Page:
We ended up staying in a grotty bunkhouse with some paddlers from Birmingham University and on the Sunday I put myself down for the session on how to lead and run steep river creeks, where we drove out to some grade four sections of rivers and chucked ourselves off some mental waterfalls and drops. The sort of experience where you do something, then look back on it and think “Woah … that was a bit mad” but it was cool ’cause the session was aimed on how to run it safely, so we got out to inspect each difficulty when uncertainty laid ahead, and spend much time discussing our strategies, choosing our own lines through the water and watching each other to learn from each other’s actions.

The quality (and presence) of safety equipment was very much stressed at this seminar; I now know I need to go out and spend a lot of money on new gear. I underestimated the need for good shoes (yes, canoeists need to wear shoes while boating) because you need to ensure you’re safe when getting out to inspect difficult unfamiliar sections of rivers, and also when getting from the car/van/minibus to the river, and back again, as this can often prove difficult and may require a bit of climbing, lifting boats and setting up rope & pulley systems to get the boats to where they need to be. Another thing I’d overlooked was my helmet, which is perfectly suitable for paddling about on flat water (where the only likely dangers are maybe banging your head on a boat, getty or paddle) but for the sort of thing I’m doing these days I need a good quality full-protection one (not a full-face helmet – but some paddlers do choose to). One of the guys on the course said he doesn’t mind spending £100 on a helmet because, quite frankly, his head is worth more than that. How true.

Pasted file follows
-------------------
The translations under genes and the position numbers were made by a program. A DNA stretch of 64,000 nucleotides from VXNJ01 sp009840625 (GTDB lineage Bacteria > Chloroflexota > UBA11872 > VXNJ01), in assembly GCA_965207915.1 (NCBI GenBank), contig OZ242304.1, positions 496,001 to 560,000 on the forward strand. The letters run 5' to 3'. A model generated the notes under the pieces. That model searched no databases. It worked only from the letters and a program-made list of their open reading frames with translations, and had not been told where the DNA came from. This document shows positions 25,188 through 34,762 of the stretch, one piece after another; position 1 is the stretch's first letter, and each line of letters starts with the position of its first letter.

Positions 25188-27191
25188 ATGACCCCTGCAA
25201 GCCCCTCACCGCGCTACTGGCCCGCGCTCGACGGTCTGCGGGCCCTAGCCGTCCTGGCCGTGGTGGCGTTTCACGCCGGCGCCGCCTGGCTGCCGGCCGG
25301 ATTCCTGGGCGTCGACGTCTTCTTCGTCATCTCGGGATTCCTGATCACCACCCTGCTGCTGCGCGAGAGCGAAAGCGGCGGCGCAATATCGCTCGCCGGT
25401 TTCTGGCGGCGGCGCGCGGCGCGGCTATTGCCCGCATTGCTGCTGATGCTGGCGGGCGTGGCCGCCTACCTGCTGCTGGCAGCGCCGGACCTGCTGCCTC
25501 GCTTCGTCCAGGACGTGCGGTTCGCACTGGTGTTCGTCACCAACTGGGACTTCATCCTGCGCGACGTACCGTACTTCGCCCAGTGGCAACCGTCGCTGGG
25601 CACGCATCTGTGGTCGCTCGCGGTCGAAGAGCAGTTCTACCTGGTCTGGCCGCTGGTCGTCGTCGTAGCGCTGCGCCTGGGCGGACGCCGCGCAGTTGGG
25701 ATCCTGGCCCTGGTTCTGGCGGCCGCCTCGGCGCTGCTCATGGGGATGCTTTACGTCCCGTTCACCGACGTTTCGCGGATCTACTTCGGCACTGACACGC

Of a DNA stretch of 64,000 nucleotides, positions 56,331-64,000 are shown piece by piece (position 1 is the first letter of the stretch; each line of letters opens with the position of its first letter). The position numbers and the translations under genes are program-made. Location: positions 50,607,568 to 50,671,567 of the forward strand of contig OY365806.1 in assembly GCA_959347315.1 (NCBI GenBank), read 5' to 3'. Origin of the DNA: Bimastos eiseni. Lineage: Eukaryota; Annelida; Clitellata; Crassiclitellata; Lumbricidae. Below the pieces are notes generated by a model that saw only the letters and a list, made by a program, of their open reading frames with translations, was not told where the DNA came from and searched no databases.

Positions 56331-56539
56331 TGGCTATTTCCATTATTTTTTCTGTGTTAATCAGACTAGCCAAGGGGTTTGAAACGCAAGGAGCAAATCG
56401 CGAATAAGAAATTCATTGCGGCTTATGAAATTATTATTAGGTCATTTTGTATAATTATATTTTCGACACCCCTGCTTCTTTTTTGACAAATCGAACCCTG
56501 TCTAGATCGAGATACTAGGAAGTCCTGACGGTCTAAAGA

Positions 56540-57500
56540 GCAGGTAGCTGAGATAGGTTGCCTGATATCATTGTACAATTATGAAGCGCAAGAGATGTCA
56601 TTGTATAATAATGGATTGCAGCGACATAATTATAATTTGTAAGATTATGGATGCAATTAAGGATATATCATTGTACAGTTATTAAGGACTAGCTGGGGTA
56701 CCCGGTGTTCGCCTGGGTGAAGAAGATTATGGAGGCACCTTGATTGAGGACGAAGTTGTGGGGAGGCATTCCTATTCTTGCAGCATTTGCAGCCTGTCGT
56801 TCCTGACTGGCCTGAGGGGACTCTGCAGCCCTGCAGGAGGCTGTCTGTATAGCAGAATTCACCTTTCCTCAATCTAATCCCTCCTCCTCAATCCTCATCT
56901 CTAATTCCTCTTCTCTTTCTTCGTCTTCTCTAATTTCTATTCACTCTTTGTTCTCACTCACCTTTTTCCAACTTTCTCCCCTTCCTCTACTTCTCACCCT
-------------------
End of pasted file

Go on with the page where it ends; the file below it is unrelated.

I haven’t got any pictures from the seminar but here’s one of me (looking rather angry for some reason) on the River Kent in Kendal in the Lake District last weekend: